Caution Horses – City Lights (pop-rock)
self released, 2012, CD album, 30m 1s
I guess ‘prolific’ would not be a good adjective for Caution Horses, who released their sophomore Accidental Music five years ago, which came along eleven years after the debut album Skywire. The contrast with some of the artists I review is almost absurd, but does this tell us anything about the music? Frankly, no. I mean, the latter two albums sound pretty carefully constructed, but I doubt that’s a function of the intervals at which they were released… What it does tell us is that this music is made by people who are busy with the rest of their lives, working in the little time available to them, for the sheer love of it. The same could be said about much of what I review, but most of it sounds a bit less approachable than Caution Horses, who could have been quite commercial in a particular place and time (fifteen or so years before their first album came out…)
The songs on City Lights are tightly orchestrated in guitar driven arrangements of a sort that might be attract the irritating descriptor ‘soft rock’, but sound more to me like a species of post-punk, à la Joe Jackson. A prominent, mid-rangy bass weaves sinewy counter-melodies through a weft of cleanly recorded and crisply played drums, while bright and rhythmically precise (acoustic and electric) guitar fills out the harmony; a variety of other elements are added to this basic structure, such as analogue synth and multi-tracked trumpet in ‘Sound of America’, a guitar and scat unison solo in ‘Letting Go’, electric piano and flute in ‘So What?’ or organ in ‘Start A War’. On paper that sounds like a recipe for an elaborate mess, but all these additional elements are coherently integrated into the core rhythm section sound, and the overall sound is far from overcrowded. Andy Heasman’s vocals have a distinctly early eighties sound, with a nasally resonant delivery somewhat reminiscent of Roland Gift (if rather less mannered).
The material is built around strong melodic hooks, with harmonic structures that are straightforward, but relate to the vocals in a sophisticated way; it is arranged with a good deal of taste, with bespoke elements for each song (such as the violin in ‘Straight Lines’), that never sound like novelty effects, and never interfere with the music’s stylistic character. The songs are disciplined essays in pop concision, that make their points and move on with very little in the way of milking; self-indulgence is not on the agenda here, although every player gets the chance to demonstrate their chops, and the playing is noticeably excellent throughout. The listener is not directed to any places of particular emotional discomfort, or to contemplate any extremities of experience, but there is plenty to engage with, and a progressive sense of narrative within and between the songs.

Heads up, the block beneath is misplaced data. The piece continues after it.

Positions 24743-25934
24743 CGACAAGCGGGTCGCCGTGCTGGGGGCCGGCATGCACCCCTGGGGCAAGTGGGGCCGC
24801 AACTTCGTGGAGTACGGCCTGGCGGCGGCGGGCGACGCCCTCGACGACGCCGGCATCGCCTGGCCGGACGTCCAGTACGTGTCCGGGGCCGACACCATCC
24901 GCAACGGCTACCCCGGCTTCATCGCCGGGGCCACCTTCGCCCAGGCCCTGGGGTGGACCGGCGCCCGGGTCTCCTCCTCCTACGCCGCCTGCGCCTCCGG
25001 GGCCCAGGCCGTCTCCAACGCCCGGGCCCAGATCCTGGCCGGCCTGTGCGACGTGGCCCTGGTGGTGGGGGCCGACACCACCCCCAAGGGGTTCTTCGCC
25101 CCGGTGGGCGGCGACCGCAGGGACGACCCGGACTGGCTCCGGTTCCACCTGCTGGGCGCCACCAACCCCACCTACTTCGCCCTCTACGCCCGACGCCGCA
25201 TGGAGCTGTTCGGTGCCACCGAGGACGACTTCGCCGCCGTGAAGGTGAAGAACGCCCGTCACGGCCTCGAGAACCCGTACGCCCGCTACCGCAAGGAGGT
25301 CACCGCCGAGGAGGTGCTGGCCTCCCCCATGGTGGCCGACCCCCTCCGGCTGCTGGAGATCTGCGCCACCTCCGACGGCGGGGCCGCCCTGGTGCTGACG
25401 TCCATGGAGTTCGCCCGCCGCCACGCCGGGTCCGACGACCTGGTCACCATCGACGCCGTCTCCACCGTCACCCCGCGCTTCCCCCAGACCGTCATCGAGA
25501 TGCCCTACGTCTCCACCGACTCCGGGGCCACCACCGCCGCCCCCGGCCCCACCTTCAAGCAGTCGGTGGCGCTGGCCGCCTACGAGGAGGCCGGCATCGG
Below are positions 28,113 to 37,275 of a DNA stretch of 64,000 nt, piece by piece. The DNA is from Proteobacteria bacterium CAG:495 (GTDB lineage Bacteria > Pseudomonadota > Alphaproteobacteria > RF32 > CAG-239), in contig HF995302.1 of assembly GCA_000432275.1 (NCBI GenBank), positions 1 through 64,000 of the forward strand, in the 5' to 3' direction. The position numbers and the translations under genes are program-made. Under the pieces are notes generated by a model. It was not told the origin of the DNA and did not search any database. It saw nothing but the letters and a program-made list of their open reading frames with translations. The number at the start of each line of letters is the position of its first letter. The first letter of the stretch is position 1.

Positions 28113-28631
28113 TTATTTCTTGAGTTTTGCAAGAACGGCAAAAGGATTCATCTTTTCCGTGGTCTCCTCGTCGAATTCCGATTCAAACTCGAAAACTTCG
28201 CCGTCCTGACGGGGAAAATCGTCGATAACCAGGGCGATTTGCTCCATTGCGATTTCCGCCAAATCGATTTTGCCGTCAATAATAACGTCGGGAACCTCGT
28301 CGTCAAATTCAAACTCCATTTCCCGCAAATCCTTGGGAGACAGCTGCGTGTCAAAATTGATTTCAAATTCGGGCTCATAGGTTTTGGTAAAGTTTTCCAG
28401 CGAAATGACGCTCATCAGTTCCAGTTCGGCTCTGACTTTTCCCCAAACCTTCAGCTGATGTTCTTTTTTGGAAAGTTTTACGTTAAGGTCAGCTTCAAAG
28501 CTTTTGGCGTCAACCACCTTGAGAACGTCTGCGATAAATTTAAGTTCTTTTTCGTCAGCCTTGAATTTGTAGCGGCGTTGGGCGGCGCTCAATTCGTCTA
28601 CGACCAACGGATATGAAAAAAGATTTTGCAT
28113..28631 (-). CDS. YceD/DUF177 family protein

Caution Horses have recorded a collection of sophisticated and intelligent pop songs, that while they may be unlikely to start any revolutions, offer a deep and nuanced listening experience to anyone who cares to pay sufficient attention. The band’s creative practice doesn’t offer any particular stylistic novelty, but it has to be said that not many people are making this sort of sound these days, and the early eighties new-wave pop-rock that this harks back to is, in my view, some of the most clear sighted and precisely judged music to have graced the commercial milieu. That razor sharp intensity was partly a matter of youthful arrogance, and City Lights exudes a maturer, gentler sensibility, but the clarity of that era is here in spades, not just in the writing and playing, but in the open, high-contrast production. Sounds like these do not just happen: a great deal of effort and expertise is in evidence, in every aspect of the album’s construction. This is a great sounding, engaging, unpretentious and generally very likeable record.